Canadian Armed Forces (CAF) exposure to rabies and preventative measures taken


Volume 46–9, September 3, 2020: Force Health Protection


Occurrence and treatment of rabies-related animal exposures among Canadian Armed Forces personnel

Occurrence and treatment of rabies-related animal exposures among Canadian Armed Forces personnel

Text description: Infographic

Occurrence and treatment of rabies-related animal exposures among Canadian Armed Forces personnel

Canadian Armed Forces (CAF) follows advice in the Canadian Immunization Guide, i.e. prevention = animal avoidance, preexposure vaccination (PrEP), wound cleaning and postexposure vaccination (PEP).

In Canada, there are approximately only one human case of rabies every 10 years from animal exposure. The canine variant of rabies has been eliminated through animal vaccination programs. Rate and nature of exposures are similar to civilians.

Globally, there are about 60,000 human cases of rabies per year, primarily in developing countries. 99% of which are from dog bites. Higher rate of exposure and likelihood of use of PEP for international exposures.

CAF personnel can be deployed to areas where rabies risk is much higher than in Canada.

Animals involved in exposures

Dogs were the most common animal involved in exposures among cats, bats, raccoons, wolves, monkeys and other animals.

Location(s) of exposure

Hands were most often bitten, likely resulting from intentional interactions with animals.

  • Head 5.2%
  • Arm 17.5%
  • Hand 56.6%
  • Leg 19.5%
  • Foot 1.3%

Breakdown of reports by origin

Relative rate of reported exposure was higher for international deployments, perhaps indicating increased concern about bites/reporting in this situation. Most reports were from off-duty exposure in Canada.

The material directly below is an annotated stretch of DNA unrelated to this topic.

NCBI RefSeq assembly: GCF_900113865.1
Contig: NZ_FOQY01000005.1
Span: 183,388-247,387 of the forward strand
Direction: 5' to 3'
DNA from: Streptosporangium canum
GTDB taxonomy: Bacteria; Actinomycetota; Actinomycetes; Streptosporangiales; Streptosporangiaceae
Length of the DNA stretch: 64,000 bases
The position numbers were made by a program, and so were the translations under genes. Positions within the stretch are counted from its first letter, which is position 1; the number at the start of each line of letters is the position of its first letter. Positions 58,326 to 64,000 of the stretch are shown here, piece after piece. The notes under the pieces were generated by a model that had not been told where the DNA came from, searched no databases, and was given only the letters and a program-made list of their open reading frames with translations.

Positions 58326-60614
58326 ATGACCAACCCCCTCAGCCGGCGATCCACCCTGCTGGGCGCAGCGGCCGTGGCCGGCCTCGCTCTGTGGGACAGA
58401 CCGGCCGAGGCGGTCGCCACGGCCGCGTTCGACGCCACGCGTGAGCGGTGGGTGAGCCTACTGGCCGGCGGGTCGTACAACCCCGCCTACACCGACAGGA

• Leisure in Canada 68%
  • Deployed outside Canada 17%
  • Leisure outside Canada 8%
  • Other 7%

How has use of PEP differed inside and outside of Canada?

PEP was used for the majority of reported overseas exposures, compared to about 50% of the time for exposures inside Canada.

Deviations from PEP schedule (usually dose timing) were fairly frequent, inside and outside of Canada.

PEP was used more frequently following overseas dog exposures, than for dog exposures inside Canada.

The large majority of CAF personnel did not have a history of receiving PrEP (including international exposures). This suggests animal exposures among those receiving PrEP, despite their risk being assessed as higher, are relatively uncommon.

Eighty five percent of patients cleaned wounds and 3% had previously received PEP or PrEP.

Reports of exposures are recorded electronically using the CAF Form for Post-Exposure Management of Potential Rabies Exposure.

Reports are required for all animal exposures which lead to an assessment for risk of rabies whether or not PEP is used.

Animal exposure reports discussed herein were submitted from 2011–2019.


  • Government of Canada (2018). Surveillance of rabies.
    Retrieved from
  • National Defence Department, Government of Canada (2019). Rabies Prevention in the Canadian Armed Forces.
    Retrieved from
  • World Health Organization (2020). Rabies Epidemiology and burden of disease.
    Retrieved from

Canadian Forces Health Services Group

Schofield S, Tepper M, Pugh T, Rossi C, Damou W.

Directorate Force Health Protection, Canadian Forces Health Services, Ottawa, Canada

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